August 13, 2013

"everything" bagel bruschetta (it doesn't tomato what you think)

If there's one thing I learned from this year's Tomato Art Fest, it's that next year I will get a babysitter and free my hands up to hold adult beverages. 

I'd like to say I'll skip next year's recipe contest, but I won't.  I can't help myself.  This year's competition: bruschetta.  Demanding that a bruschetta recipe include tomato...well, frankly it frustrated me because bruschetta is to do with the bread.  It doesn't have to include toppings, and if it does, they can be anything.  However, I love tomatoes in all the ways, and I love competitions in even more of the ways, so I was in for a fourth year.  (I won 1st place for soup & 2nd for sandwich in preceding years, and we're not going to talk about the salad year. loser.)

My immediate inspiration was the everything bagel.  A real, honest to goodness bagel from Jersey – topped with whipped cream cheese, fresh tomato and coarse black pepper is one of my most favorite things to eat.  It doesn’t happen often, but when I can get my hands on a Jersey bagel during peak Tennessee tomato time, I am the happiest of girls because my two homes collide in the most delicious way. 

So that's where I started.  I knew I wanted to make my own bagels (I have so many strong feelings about bagels that it deserves a separate post...someday) because, ahem, the bread is the thing that makes bruschetta bruschetta (I'm imagining this in a Giada voice. Are you?)

From there, I built an everything bagel, but my way.  I sliced the homemade bagels, toasted them, rubbed them with roasted garlic & olive oil, slathered them with whipped cream cheese, and topped them with fresh tomato.  It was tough not to enhance the tomatoes in any way since they're the star of the contest, but when it's summer in Tennessee, if a tomato needs something done to it to make it shine, something is wrong. 

For the "everything" part, I knew I wanted crunch, and I dreamed up this brittle.  The best way I can describe it is this: it's not exactly good, but I can't stop eating it. 

So, did I win?  NO.  However, I received 'honorable mention,' which I think might be a compliment.  Maybe.  Even better, my most talented mommy won 3rd place for her BLT bruschetta. Way better than me winning.  She's hooked on the contest thing now.  She's already dreaming up next year's entry, which we're told must be dip. (click it. trust.)  



“Everything” Bagel Bruschetta
makes 16 pieces of bruschetta

Ingredients:

Four large bagels, sliced on the bias and toasted
one medium heirloom tomato, thinly sliced
4 tbs whipped cream cheese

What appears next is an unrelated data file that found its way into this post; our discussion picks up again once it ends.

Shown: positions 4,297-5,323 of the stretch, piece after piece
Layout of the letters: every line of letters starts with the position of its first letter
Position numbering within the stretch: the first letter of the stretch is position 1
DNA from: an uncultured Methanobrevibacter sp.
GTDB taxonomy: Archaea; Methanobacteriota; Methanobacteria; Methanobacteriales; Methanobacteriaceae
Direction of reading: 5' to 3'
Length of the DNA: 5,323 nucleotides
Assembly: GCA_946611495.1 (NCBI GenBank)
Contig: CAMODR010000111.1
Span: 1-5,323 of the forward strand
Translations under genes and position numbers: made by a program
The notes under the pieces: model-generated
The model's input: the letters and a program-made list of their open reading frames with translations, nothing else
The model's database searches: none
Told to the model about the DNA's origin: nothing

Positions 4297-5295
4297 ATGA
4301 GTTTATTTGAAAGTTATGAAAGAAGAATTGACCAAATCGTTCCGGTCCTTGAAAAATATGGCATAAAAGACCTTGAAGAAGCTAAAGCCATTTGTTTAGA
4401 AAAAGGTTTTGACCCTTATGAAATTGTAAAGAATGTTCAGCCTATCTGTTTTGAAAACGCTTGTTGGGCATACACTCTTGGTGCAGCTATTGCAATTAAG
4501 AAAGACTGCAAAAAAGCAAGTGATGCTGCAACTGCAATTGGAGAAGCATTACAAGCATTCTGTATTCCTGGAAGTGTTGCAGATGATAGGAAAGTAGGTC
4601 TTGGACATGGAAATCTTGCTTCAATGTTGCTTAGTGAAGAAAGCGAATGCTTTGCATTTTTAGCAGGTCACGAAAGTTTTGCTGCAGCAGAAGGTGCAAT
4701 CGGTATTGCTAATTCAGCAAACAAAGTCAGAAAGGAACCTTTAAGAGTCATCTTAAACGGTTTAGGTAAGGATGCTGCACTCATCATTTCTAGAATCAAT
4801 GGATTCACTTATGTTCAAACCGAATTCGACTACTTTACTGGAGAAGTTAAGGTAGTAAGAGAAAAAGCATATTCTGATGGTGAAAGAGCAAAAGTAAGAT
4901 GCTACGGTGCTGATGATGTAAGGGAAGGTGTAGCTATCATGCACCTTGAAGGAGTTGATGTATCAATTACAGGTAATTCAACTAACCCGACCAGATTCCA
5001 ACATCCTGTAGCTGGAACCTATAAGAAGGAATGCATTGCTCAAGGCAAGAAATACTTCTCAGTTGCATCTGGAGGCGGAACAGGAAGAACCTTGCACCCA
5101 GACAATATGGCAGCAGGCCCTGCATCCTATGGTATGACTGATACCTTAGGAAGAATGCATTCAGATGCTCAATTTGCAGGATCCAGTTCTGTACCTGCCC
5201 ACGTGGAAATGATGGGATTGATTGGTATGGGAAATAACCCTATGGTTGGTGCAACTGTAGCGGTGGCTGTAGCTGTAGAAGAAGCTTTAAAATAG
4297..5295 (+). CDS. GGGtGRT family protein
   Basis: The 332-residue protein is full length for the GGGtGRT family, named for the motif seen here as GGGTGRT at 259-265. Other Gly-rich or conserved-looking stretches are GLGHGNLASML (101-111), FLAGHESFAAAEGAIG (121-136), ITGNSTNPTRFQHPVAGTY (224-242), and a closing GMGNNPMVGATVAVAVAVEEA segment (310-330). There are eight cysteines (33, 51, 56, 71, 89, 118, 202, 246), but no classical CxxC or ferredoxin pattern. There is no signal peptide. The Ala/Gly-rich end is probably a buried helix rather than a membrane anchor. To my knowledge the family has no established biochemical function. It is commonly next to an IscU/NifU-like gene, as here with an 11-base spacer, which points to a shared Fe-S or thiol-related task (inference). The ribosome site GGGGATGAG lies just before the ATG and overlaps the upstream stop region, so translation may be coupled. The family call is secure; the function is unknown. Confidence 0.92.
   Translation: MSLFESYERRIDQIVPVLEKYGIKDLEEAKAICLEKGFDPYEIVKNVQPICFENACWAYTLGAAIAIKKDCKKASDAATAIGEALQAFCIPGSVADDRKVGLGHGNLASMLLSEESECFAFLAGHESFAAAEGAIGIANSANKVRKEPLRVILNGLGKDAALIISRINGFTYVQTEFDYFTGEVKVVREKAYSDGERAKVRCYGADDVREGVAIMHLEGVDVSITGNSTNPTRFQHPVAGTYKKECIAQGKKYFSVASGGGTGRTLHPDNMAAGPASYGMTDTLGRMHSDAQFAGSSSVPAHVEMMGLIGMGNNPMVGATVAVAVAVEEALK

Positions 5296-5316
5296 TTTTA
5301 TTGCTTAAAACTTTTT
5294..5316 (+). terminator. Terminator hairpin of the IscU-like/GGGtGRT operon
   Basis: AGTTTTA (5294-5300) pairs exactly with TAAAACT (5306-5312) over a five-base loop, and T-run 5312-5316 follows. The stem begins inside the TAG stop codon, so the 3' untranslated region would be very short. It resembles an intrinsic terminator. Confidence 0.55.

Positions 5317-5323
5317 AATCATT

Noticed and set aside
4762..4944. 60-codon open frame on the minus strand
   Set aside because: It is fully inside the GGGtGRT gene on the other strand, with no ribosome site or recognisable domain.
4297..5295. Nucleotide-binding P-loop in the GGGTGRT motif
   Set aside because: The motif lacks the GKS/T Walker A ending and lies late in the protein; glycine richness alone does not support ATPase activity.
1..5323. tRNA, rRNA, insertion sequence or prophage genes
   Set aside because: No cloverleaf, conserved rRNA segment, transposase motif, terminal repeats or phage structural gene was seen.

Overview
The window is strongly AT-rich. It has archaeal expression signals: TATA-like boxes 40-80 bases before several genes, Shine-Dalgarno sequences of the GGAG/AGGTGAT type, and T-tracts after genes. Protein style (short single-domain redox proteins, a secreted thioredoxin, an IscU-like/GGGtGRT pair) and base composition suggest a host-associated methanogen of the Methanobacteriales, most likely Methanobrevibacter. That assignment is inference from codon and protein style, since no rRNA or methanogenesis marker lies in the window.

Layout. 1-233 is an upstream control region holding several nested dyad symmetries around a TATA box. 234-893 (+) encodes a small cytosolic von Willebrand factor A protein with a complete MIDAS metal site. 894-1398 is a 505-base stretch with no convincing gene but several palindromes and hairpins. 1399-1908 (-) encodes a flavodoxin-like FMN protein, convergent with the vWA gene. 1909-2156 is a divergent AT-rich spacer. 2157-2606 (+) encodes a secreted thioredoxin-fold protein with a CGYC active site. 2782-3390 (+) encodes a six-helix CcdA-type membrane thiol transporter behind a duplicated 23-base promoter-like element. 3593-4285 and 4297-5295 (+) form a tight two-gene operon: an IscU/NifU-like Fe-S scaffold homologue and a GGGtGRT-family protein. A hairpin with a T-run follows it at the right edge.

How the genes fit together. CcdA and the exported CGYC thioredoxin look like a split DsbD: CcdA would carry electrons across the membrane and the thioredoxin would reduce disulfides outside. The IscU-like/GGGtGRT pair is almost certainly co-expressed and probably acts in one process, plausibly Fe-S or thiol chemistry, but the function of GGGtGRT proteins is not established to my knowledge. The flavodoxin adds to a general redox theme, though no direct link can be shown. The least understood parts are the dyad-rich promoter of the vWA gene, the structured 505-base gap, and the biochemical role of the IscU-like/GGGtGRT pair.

6 cloves garlic, roasted in olive oil & smashed with a fork
“everything” brittle*

Preparation:
Spread toasted bagel pieces with a layer of smashed garlic; top that with a schmear of whipped cream cheese.  Place one thin slice of fresh tomato on top (cut in half if needed), and then crumble with copious amounts of “everything” brittle. 

* “Everything” brittle:
¾ cup sugar
¼ cup light corn syrup
equal parts poppy seeds, sesame seeds, black pepper & crumbled bacon (about 2 tbs of each), plus 1 tbs coarse salt


Prepare a baking sheet with nonstick spray.  Set aside.
Combine sugar & corn syrup in a small pot on stovetop and bring to a boil at medium heat.  Whisk continuously until mixture begins to turn slightly amber.  Add all ingredients – except the bacon – and whisk to combine complete.  Pour mixture over baking sheet until spread out.  Crumble bacon on top immediately.  Allow to set and harden, then break into small pieces. 





April 26, 2013

"Wow, That Girl Sure Can Eat" - win tickets to Generous Helpings!


What if I told you I was giving you the chance to eat food from more than 30 restaurants (and that list is growing), for FREE?  It's true.  This is one of my most favorite annual food events, so keep reading if you want to be eating. 

The fine folks at Second Harvest Food Bank of Middle Tennessee host an annual event that could accurately be called "Wow, That Girl Sure Can Eat," but instead they've cleverly coined it Generous Helpings

This year's benefit is scheduled for May 16, 5:30 p.m, at the Nashville's Farmers Market, and the lineup of participating restaurants does not disappoint.  Attendees will get to sample some of Nashville's finest food, and all proceeds will go to Middle Tennessee's Table, Second Harvest's grocery rescue program.  The program rescues and redistributes nearly 5 million pounds of food from more than 200 grocery stores annually including produce, dairy, protein and non-perishable food items.